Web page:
CHARLES G. FINNEY
Articles in THE INDEPENDENT of NEW YORK
BY PRES. C. G. FINNEY.
NEW YORK, NOVEMBER 7, 1872
We hear much said, and read much, in these days, of indulging in innocent amusements. I heard a minister, some time since, in addressing a large company of young people, say that he had spent much time in devising innocent amusements for the young. Within a few years I have read several sermons and numerous articles pleading for more amusements than have been customary with religious people. With your consent, I wish to suggest a few thoughts upon this subject--first, what are not, and, secondly, what are innocent amusements.
1st. This is a question of morals.
2d. All intelligent acts of a moral agent must be either right or wrong. Nothing is innocent in a moral agent that is not in accordance with the law and gospel of God.
3d. The moral character of any and every act of a moral agent resides in the motive or the ultimate reason for the act. This I take to be self-evident and universally admitted.
4th. Now, what is the rule of judgment in this case? How are we to decide whether any given act or amusement is right or wrong, innocent or sinful?
1st. By the moral law, "Thou shalt love the Lord thy God with all thy heart," etc., "and thy neighbor as thyself." No intelligent act of a moral agent is innocent or right unless it proceeds from and is an expression of supreme love to God and equal love to man--in other words, unless it is benevolent.
2nd. The Gospel. This requires the same (both in the same and in other forms of expression) example: "Therefore, whether ye eat or drink, or whatever ye do, do all to the glory of God." "Do all in the name of our Lord Jesus Christ."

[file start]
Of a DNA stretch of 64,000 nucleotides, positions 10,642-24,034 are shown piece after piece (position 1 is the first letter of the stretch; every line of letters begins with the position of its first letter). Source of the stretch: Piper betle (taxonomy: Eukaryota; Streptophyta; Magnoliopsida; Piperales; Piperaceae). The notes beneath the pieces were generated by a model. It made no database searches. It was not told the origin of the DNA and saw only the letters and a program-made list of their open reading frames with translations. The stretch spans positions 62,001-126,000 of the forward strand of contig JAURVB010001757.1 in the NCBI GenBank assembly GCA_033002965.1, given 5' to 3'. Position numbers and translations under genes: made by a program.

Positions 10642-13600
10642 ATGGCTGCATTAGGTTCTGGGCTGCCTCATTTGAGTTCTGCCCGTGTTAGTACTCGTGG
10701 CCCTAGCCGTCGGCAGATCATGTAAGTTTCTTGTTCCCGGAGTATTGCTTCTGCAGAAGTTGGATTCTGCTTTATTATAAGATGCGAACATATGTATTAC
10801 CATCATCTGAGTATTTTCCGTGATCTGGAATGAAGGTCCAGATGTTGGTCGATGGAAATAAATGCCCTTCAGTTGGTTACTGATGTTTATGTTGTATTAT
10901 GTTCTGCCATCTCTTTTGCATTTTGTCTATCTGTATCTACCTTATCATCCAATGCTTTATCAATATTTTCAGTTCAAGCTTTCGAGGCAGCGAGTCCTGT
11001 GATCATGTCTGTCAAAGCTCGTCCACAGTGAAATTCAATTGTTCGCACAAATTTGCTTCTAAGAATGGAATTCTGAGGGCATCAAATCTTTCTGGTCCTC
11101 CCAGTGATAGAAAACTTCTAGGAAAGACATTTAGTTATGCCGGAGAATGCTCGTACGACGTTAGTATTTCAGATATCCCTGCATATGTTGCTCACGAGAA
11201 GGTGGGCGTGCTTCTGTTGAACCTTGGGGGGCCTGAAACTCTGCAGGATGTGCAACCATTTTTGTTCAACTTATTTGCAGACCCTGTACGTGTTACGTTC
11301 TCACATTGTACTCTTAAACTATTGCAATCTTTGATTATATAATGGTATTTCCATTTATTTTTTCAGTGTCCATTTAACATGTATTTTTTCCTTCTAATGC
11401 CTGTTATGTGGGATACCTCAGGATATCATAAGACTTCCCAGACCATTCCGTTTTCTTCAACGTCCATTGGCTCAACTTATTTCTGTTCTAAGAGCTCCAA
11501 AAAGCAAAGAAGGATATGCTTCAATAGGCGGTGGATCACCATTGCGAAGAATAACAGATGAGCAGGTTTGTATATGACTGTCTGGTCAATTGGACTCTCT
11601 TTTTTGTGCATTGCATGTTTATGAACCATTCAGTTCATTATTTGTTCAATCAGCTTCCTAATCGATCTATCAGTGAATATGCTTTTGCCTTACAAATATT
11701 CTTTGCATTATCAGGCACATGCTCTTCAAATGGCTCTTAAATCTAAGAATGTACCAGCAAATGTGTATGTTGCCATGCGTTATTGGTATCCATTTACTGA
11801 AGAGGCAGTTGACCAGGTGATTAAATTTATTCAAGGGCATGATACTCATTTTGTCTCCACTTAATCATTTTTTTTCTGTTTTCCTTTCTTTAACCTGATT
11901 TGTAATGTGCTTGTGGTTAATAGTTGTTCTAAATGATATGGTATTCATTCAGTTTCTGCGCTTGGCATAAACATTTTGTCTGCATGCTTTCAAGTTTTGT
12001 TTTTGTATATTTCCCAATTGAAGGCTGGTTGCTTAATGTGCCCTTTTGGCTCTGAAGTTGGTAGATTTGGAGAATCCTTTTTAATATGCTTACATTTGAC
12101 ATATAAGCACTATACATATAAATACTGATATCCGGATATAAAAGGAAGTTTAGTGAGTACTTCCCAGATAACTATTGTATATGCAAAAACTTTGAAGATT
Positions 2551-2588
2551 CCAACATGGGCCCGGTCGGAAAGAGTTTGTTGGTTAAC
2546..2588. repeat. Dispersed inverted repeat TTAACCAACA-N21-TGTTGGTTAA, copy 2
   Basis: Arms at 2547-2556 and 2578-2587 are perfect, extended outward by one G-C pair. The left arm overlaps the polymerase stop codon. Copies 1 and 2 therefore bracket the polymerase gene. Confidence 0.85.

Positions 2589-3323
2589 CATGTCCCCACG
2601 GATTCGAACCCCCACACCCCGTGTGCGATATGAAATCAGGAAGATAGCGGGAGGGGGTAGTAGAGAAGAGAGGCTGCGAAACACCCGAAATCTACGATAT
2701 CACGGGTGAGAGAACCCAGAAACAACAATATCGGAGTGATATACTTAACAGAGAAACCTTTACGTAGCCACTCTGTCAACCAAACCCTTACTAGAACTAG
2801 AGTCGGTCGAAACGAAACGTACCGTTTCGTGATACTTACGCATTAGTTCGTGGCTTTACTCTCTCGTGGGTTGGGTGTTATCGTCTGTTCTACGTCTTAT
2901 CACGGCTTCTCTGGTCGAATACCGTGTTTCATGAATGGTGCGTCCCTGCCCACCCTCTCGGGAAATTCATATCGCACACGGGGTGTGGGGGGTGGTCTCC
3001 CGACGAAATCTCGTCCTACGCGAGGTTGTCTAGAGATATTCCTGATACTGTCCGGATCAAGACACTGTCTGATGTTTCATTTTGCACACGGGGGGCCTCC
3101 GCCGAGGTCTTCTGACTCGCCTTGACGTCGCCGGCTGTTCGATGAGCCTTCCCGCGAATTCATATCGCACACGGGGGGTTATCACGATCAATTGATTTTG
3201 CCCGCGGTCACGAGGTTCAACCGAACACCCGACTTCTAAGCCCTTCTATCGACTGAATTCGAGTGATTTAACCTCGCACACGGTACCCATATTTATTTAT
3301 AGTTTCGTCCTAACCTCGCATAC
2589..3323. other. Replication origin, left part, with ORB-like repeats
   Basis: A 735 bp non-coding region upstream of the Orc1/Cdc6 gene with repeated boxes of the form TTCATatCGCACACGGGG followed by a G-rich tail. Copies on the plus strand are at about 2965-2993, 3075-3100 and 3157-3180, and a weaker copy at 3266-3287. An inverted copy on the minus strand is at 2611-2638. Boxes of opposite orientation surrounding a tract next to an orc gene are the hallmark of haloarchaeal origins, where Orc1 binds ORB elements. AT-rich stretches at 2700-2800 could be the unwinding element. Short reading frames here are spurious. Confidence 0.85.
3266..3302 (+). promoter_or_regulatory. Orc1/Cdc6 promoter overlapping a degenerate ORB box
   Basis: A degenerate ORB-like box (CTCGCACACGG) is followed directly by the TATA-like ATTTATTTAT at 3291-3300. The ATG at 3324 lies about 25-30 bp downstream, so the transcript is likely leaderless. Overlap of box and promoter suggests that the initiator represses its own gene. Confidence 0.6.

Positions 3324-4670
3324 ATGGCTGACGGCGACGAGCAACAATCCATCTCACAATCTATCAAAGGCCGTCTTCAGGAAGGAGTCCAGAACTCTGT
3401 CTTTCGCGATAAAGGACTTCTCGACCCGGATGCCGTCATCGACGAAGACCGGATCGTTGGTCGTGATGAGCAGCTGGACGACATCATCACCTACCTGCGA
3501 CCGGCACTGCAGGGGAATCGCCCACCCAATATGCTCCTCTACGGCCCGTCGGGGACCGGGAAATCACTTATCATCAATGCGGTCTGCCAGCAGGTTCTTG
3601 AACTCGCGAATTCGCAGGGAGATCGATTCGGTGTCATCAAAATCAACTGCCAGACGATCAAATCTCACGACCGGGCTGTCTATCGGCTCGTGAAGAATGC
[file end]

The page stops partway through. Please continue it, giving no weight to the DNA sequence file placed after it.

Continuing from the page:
3rd. Right reason affirms the same thing. Now, in the light of this rule, it is plain that it is not innocent to engage in amusements merely to gratify the desire for amusement. We may not innocently eat or drink to gratify the desire for food or drink. To eat or drink merely to gratify appetite is innocent enough in a mere animal, but in a moral agent it is a sin. A moral agent is bound to have a higher ultimate motive--to eat and drink that he may be strong and healthy for the service of God. God has made eating and drinking pleasant to us; but this pleasure ought not to be our ultimate reason for eating and drinking. So amusements are pleasant, but this does not justify us in seeking amusements to gratify desire. Mere animals may do this innocently, because they are incapable of any higher motive. But moral agents are under a higher law, and are bound to have another and a higher aim than merely to gratify the desire for amusements. Therefore, no amusement is innocent which is engaged in for the pleasure of the amusement, any more than it would be innocent to eat and drink for the pleasure of it. Again, no amusement is innocent that is engaged in because we need amusements. We need food and drink; but this does not justify us in eating and drinking simply because we need it. The law of God does not say, "Seek whatever ye need because ye need it"; but, "Do all from love to God and man."